TADA

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Top Score has a question asking how many different arrangements you can have for 6 people at a round table. They state the answer is 120 or (n-1)! which in this case would be 5!. However, when I come across permutation examples such as how many ways can you arrange 6 vases on a shelf, the answer is 6! or 720. What's the difference??
 

tinman831

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When you are talking about permutations dealing with a table, you have to realize that the table is circular and there are no ends. With a shelf, there are two ends to the line.
 

LNinlove

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TADA said:
Top Score has a question asking how many different arrangements you can have for 6 people at a round table. They state the answer is 120 or (n-1)! which in this case would be 5!. However, when I come across permutation examples such as how many ways can you arrange 6 vases on a shelf, the answer is 6! or 720. What's the difference??

Check this out:

(8) How many ways can Alice, Ben, Charles and Danièle arrange themselves around a square table? How many ways can they arrange themselves around a circular table?
There are 24 arrangements (24 permutations) of 4 people on 4 different sides of a square table:

ABCD BACD CABD DABC
ABDC BADC CADB DACB
ACBD BCAD CBAD DBAC
ACDB BCDA CBDA DBCA
ADBC BDAC CDAB DCAB
ADCB BDCA CDBA DCBA

For a circular table there are an infinite number of arrangements if exact position in space matters -- e.g., that Danièle can sit on the North side ot the table, the East side or at any of the infinite number of positions in between. If the only thing that matters is the relative position of each person (who is sitting next to whom), then the position of Danièle is arbitrary and there are 6 arrangement (permutations) of the other 3 people in relation to Danièle:

ABC
ACB
BAC
BCA
CAB
CBA

In this analysis there is no difference between Danièle sitting on the SouthWest side, the NorthEast side or the North by NorthWest side -- all that matters is the relative positions of the others. If Ben sits to Danièle's right, then if Alice sits to Ben's right, the arrangement will be BAC -- with Charlie to the left of Danièle.

I found it here: http://www.benbest.com/science/theodds.html#formulae

Hopefully that will be able to help you understand it a little better. I understand it as it being presented with respect to Daniele's position, rather than you setting the vases on a shelf and observing them (without counting yourself). Sorry if I don't make much sense, just got out of 3 hours of calculus. Good luck!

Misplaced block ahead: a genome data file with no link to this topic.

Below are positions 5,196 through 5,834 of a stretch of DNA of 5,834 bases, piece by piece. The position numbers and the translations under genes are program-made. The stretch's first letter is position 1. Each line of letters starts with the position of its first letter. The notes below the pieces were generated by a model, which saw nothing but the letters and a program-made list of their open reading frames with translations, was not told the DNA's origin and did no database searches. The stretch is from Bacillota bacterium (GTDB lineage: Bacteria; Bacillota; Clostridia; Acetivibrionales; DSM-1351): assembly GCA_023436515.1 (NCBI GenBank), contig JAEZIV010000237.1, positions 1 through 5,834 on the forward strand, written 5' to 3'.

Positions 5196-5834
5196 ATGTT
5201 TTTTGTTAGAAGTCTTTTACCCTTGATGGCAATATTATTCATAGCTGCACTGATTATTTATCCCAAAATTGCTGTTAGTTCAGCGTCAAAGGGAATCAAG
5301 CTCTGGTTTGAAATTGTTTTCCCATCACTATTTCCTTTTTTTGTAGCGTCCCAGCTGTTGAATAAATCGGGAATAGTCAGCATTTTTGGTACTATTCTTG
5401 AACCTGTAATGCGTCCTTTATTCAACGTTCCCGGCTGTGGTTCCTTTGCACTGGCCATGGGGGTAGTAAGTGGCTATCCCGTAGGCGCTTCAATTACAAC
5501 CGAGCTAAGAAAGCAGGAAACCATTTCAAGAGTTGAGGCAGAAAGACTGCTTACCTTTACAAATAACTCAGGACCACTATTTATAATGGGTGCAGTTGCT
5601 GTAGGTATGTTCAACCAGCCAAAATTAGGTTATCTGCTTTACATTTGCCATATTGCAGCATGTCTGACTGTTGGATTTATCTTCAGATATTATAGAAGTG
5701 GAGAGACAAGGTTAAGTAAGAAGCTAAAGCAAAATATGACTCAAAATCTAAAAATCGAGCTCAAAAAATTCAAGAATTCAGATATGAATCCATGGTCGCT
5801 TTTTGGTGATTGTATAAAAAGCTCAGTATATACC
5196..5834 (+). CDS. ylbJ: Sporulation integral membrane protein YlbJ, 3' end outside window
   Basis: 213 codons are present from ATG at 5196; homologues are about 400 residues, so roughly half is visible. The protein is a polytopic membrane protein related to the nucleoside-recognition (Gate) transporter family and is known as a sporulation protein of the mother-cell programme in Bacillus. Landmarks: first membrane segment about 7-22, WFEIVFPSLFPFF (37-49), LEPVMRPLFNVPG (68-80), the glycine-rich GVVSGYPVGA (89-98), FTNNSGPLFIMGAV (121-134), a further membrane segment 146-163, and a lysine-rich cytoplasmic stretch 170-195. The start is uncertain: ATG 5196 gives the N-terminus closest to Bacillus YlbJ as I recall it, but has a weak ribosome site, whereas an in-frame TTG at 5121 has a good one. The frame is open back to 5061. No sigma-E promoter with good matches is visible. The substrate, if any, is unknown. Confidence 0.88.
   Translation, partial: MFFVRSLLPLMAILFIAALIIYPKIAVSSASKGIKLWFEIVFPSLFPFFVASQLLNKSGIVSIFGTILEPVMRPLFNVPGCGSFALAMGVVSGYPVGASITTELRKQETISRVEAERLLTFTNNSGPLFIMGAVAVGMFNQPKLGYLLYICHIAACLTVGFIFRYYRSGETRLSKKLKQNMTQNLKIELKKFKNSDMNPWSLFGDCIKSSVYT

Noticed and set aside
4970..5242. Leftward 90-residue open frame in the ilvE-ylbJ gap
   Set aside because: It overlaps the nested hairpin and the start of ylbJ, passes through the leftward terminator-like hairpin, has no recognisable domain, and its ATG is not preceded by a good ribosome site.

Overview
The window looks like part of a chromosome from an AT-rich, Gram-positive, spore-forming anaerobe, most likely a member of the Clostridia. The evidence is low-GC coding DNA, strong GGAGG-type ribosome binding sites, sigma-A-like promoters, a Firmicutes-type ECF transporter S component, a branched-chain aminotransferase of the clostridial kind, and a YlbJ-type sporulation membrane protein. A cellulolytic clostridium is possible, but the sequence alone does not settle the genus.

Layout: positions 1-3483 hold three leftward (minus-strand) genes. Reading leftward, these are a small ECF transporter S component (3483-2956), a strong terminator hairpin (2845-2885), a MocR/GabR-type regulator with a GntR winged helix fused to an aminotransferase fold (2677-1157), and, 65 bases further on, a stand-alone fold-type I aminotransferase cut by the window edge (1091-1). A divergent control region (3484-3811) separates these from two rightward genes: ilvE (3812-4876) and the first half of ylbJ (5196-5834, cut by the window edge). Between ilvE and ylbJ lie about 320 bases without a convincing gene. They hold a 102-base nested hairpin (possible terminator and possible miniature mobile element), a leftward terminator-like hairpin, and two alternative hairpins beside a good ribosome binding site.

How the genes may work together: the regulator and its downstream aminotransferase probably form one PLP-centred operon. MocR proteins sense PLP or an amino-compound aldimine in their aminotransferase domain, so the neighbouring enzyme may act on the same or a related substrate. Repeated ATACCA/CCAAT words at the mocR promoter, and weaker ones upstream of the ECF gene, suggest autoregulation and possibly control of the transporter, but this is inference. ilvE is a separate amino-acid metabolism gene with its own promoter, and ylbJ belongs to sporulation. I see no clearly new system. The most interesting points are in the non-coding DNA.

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TADA

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LNinlove said:
Check this out:

(8) How many ways can Alice, Ben, Charles and Danièle arrange themselves around a square table? How many ways can they arrange themselves around a circular table?
There are 24 arrangements (24 permutations) of 4 people on 4 different sides of a square table:

ABCD BACD CABD DABC
ABDC BADC CADB DACB
ACBD BCAD CBAD DBAC
ACDB BCDA CBDA DBCA
ADBC BDAC CDAB DCAB
ADCB BDCA CDBA DCBA

For a circular table there are an infinite number of arrangements if exact position in space matters -- e.g., that Danièle can sit on the North side ot the table, the East side or at any of the infinite number of positions in between. If the only thing that matters is the relative position of each person (who is sitting next to whom), then the position of Danièle is arbitrary and there are 6 arrangement (permutations) of the other 3 people in relation to Danièle:

ABC
ACB
BAC
BCA
CAB
CBA

In this analysis there is no difference between Danièle sitting on the SouthWest side, the NorthEast side or the North by NorthWest side -- all that matters is the relative positions of the others. If Ben sits to Danièle's right, then if Alice sits to Ben's right, the arrangement will be BAC -- with Charlie to the left of Danièle.

I found it here: http://www.benbest.com/science/theodds.html#formulae

Hopefully that will be able to help you understand it a little better. I understand it as it being presented with respect to Daniele's position, rather than you setting the vases on a shelf and observing them (without counting yourself). Sorry if I don't make much sense, just got out of 3 hours of calculus. Good luck!
Hey, that actually makes sense. My assumption was that you can take the edge of the round table and lay it out and it would convert to a shelf like problem, but as you so eloquently stated, since the table is round, there are infinite spatial arangements, so that leaves only the relative arrangements to consider. Thanks for the link too.
 

TADA

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tinman831 said:
When you are talking about permutations dealing with a table, you have to realize that the table is circular and there are no ends. With a shelf, there are two ends to the line.
Thanks, Got it now!
 
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